OPEB: Another Hole and a Proof of Problem

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This Patrick Anderson article about Rhode Island’s liability for other post-employment benefits (OPEB) for employees shouldn’t slip by without notice for two reasons.  First, OPEB is another drain on the budget, which already limps along from year to year in structural deficit:

Rhode Island needs to contribute $60.7 million toward non-pension retiree benefits, primarily health insurance, in the budget year starting in July 2017, the state’s actuary said Friday.

That FY2018 contribution was approved Friday by the Other Post Employment Benefit Board, the panel that oversees health insurance liabilities for retired state employees, teachers, judges and state police officers.

Perhaps more significant, though, is the teachable moment arising from the math involved:

The OPEB trust fund assumes a 5-percent annual investment rate of return and made 9.2 percent in 2014, then 7.8 percent in 2015, the report said.

Why should the OPEB trust fund assume a 5% return when the pension fund assumes 7.5%?  To be more clear-eyed than cynical, the reason seems likely to be that 5% is more realistic (although still at least one percentage point too high for an assumption that’s supposed to be a sure thing), but the state’s politicians and other insiders simply couldn’t withstand the reality of a more responsible investment plan.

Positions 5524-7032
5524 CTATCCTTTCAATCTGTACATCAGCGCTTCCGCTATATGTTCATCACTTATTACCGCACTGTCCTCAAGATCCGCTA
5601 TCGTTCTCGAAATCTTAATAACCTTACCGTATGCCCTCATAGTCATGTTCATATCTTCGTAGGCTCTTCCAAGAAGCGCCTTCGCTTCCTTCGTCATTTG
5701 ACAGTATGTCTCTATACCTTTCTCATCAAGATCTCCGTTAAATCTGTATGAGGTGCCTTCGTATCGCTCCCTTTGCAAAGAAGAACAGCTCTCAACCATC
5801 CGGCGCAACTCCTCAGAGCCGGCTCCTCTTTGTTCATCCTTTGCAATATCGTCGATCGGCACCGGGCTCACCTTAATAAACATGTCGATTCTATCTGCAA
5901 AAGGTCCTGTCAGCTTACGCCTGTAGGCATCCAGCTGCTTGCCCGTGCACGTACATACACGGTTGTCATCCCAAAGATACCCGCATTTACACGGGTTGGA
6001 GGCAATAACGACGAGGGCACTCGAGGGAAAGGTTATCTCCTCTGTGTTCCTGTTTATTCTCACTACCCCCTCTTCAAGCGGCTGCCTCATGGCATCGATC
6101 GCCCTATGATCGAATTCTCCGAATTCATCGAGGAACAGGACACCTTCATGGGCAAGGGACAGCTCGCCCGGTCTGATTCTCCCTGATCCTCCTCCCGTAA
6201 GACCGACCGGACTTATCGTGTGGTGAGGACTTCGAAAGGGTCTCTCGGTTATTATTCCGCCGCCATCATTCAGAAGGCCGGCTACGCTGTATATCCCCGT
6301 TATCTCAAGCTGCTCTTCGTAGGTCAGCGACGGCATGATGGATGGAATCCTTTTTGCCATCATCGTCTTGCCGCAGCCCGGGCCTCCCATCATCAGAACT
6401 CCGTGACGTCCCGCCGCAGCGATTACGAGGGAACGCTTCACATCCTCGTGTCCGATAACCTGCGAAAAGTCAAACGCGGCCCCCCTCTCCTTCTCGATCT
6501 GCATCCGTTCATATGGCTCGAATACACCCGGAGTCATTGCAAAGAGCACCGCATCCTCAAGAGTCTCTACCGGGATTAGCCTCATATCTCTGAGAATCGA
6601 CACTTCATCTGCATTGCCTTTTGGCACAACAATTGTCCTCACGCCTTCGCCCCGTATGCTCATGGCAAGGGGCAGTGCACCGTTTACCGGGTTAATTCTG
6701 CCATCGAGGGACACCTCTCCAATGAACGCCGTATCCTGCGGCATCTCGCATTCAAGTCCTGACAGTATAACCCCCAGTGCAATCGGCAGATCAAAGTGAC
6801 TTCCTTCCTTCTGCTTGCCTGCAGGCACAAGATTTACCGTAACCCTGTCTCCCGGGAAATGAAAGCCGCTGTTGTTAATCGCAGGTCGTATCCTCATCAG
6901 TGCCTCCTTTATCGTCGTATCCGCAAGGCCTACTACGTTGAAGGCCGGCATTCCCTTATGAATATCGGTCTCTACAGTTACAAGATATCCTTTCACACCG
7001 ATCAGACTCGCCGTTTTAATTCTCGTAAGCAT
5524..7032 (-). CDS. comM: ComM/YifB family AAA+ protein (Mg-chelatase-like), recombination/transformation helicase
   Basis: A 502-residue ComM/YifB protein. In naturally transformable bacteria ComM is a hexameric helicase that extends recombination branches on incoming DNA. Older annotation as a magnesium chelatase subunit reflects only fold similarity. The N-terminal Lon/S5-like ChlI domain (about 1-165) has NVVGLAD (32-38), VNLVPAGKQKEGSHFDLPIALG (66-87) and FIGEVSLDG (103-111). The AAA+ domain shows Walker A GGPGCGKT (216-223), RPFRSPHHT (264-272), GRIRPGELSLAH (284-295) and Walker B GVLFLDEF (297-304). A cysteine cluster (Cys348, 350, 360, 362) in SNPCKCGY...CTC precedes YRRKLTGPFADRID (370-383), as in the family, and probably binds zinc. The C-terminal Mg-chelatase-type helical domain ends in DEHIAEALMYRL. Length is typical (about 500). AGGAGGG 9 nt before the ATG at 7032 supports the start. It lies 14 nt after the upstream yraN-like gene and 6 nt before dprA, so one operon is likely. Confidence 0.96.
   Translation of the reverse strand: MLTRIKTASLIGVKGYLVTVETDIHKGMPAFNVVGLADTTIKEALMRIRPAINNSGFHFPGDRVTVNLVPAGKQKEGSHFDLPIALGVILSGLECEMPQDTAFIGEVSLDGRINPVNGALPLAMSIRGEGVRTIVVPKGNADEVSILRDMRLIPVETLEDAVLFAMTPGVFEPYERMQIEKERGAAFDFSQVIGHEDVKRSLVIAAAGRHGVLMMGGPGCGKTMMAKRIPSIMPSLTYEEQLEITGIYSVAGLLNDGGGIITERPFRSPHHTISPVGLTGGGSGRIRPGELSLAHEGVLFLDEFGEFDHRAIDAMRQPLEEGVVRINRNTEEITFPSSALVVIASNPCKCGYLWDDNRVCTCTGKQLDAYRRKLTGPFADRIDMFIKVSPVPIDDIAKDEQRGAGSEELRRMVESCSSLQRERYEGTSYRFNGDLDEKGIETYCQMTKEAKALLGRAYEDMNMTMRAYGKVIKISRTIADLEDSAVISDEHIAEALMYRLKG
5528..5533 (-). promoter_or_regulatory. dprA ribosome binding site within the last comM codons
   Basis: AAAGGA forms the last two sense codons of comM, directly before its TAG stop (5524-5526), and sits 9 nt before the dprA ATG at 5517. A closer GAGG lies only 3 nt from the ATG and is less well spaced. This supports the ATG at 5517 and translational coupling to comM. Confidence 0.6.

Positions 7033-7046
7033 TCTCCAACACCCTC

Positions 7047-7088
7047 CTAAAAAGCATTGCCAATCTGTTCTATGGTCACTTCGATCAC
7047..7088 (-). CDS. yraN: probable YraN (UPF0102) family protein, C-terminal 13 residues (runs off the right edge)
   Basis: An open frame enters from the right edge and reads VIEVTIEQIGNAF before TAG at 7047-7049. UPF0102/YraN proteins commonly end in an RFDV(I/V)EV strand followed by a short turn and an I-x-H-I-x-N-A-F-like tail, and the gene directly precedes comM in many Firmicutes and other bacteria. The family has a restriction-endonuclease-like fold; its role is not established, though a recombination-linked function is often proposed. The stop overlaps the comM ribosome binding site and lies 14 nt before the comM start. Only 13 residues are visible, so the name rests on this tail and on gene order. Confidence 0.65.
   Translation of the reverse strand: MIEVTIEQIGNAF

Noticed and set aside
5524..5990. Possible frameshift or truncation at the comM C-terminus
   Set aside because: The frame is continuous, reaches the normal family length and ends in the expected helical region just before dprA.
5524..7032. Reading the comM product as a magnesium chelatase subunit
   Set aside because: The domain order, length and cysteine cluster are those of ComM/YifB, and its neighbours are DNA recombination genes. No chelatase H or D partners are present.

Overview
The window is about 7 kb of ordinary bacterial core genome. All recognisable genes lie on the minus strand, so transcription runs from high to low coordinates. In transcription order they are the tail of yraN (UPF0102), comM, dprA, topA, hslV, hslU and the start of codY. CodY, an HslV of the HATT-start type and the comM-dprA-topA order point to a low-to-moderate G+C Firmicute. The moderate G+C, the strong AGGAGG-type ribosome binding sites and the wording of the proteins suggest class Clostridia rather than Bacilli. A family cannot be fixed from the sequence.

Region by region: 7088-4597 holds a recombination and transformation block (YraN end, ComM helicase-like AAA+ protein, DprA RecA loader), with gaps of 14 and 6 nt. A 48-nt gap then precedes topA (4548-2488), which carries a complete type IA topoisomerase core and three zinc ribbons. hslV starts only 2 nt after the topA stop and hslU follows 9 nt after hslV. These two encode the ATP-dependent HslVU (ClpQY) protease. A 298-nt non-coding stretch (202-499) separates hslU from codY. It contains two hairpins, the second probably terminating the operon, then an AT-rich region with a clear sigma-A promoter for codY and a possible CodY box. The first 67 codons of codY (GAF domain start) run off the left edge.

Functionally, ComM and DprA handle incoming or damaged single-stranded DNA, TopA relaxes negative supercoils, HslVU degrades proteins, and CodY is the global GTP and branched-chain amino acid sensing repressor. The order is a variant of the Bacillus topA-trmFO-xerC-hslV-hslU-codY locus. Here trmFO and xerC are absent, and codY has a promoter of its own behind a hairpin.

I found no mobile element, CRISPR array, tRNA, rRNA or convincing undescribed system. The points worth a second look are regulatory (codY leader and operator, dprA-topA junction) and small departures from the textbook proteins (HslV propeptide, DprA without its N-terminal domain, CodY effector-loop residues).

Then-Treasurer Gina Raimondo kicked off her pension reform initiative with the “crisis” created by lowering the return assumption by just half a percentage point.  Lowering it another 2.5 percentage points (let alone 3.5) would make it absolutely plain that the state government has been hoodwinking the public (and its employees) and faces either a huge tax increase, a huge benefit reduction, or a huge elimination of other services.

We shouldn’t delude ourselves.  The bill is coming due, and the longer we allow the state government to put off acknowledging it and addressing it, the more painful it’s going to be.  Unfortunately, the people whose elected or appointed jobs are to keep the state running smoothly are almost certain to let the irresponsibility drag on in the hopes of either a miracle or a path to quietly impose higher taxes on us, either through our state taxes or our federal taxes.



  • Raymond Carter

    “huge tax increase, a huge benefit reduction, or a huge elimination of other services”

    Not huge, but some combination of the three. In fact we have already seen it with 4 pension “reforms”, the end of COLA’s in Providence, full reinstatement of the car tax, tolls on trucks soon to be bicycles and tricycles, $65 for a drivers licence and significant Medicaid cuts mostly by quietly rationing care.

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